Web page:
Not in the ways you’d expect. If we’re doing our job right, we can sustainably tap trees for the entirety of their adult life. In fact, we still tap trees that Jenna’s great grandmother Sara Baird tapped back in 1918. You cannot take more sap than the tree needs. The tree is capable of regenerating sap similar to how your body can replenish blood. However, it is possible to overtap a tree and you can also tap a tree when it's still too young. Over many decades, sugarmakers have become far more conservative on best tapping practices. The biggest potential harm is that tapping trees will create non-conductive xylem or essentially dead wood. Every year we drill fresh new holes and hammer spouts into our trees. Over the season, those wounds heal up because maples have a special property called compartamentalization. We want to make sure that the tree’s growth rate is not impacted by the amount of non-conductive xylem that our tapping creates. Consequently, to be certified organic we adhere to tapping guidelines that are annually inspected by VOF.
Much of what we do in the sugarhouse is very similar to conventional producers. That said, we do use a different defoamer. Foam is a common obstacle in many food and beverage applications. When sugar boils under high heat there is considerable foam pressure. All sugarmakers use a defoamer to suppress foam from boiling over the evaporator pans. Most conventional producers use a product called Atmos 300k. Atmos 300k is a food grade emulsifier blend of Mono- and Diglycerides derived from edible sources and Propylene Glycol. We do not use Atmos 300k. We use organic safflower oil. It's a little more expensive and requires more attention while boiling. There are other organic approved defoamers on the market. Almost all of the defoamer is boiled or filtered out. There’s less than 20 parts per million in a jug of finished maple, but syrup can be tested for synthetic defoamer. We also have an approved list of cleaning products for the equipment in the sugarhouse.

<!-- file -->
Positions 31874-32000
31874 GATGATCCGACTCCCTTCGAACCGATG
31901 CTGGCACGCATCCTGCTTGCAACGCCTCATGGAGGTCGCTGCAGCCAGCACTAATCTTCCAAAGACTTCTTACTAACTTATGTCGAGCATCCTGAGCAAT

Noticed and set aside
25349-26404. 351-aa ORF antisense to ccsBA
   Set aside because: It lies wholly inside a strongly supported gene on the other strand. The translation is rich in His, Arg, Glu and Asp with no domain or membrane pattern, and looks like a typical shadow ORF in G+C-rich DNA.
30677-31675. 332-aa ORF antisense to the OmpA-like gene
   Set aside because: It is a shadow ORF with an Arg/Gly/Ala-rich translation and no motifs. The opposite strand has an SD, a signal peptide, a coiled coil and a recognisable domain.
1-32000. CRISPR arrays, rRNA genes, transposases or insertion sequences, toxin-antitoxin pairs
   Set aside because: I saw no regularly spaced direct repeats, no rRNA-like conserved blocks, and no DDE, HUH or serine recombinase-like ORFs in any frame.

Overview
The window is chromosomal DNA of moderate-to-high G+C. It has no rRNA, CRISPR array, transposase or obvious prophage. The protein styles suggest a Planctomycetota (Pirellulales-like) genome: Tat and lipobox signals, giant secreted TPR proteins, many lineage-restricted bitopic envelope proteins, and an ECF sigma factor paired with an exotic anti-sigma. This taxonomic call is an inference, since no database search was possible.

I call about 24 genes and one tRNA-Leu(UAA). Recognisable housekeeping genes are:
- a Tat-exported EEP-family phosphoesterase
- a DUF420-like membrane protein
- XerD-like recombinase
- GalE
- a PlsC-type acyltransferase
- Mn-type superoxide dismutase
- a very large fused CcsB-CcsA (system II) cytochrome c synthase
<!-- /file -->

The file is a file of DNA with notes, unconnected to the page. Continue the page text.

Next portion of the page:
The organic certification process allows us to trace our maple syrup from the day it's produced to the day it's bottled for your table.
Our farm is inspected on a yearly basis. This ensures that we are abiding by all organic standards and guidelines
Many of our customers ask "Isn't maple syrup organic already?" Because maple syrup is a natural product and is harvested from wild maple trees consumers often wonder what the difference is between organic vs. non-organic (conventional) maple syrup.
In order to be a certified organic maple producer, we must follow a strict set of rules and guideline set by VOF (Vermont Organic Farmers) and approved by the USDA. Some of the major requirements are listed below.
Our sugaring operation must:
1. Have an approved forest management plan that prioritizes sustainability, ensures stewardship of our land by providing quality habitats for wildlife and creates biodiversity in the sugarbush, eliminating the use of pesticides and promoting an overall healthy sugarbush. Many sugarbushes are logged or thinned to promote sugar maple growth.
2. Follow VOF (Vermont Organic Farmers) tapping guidelines. Four major factors/guidelines we focus on when tapping our 14,000 maple trees are: minimum tree diameter, distance from old tap holes to new tap holes, the number of taps per tree, and tubing drop length. Following the requirements for each of these four categories helps us maintain a healthy and happy sugarbush.
3. Use an organic defoamer in our evaporator. All sugarmakers use a defoamer when boiling their sap into syrup in order to decrease foam in the evaporator. We use a certified organic safflower oil.
4. Participate in a yearly inspection
Want to know more?
Feel free to reach out to us directly.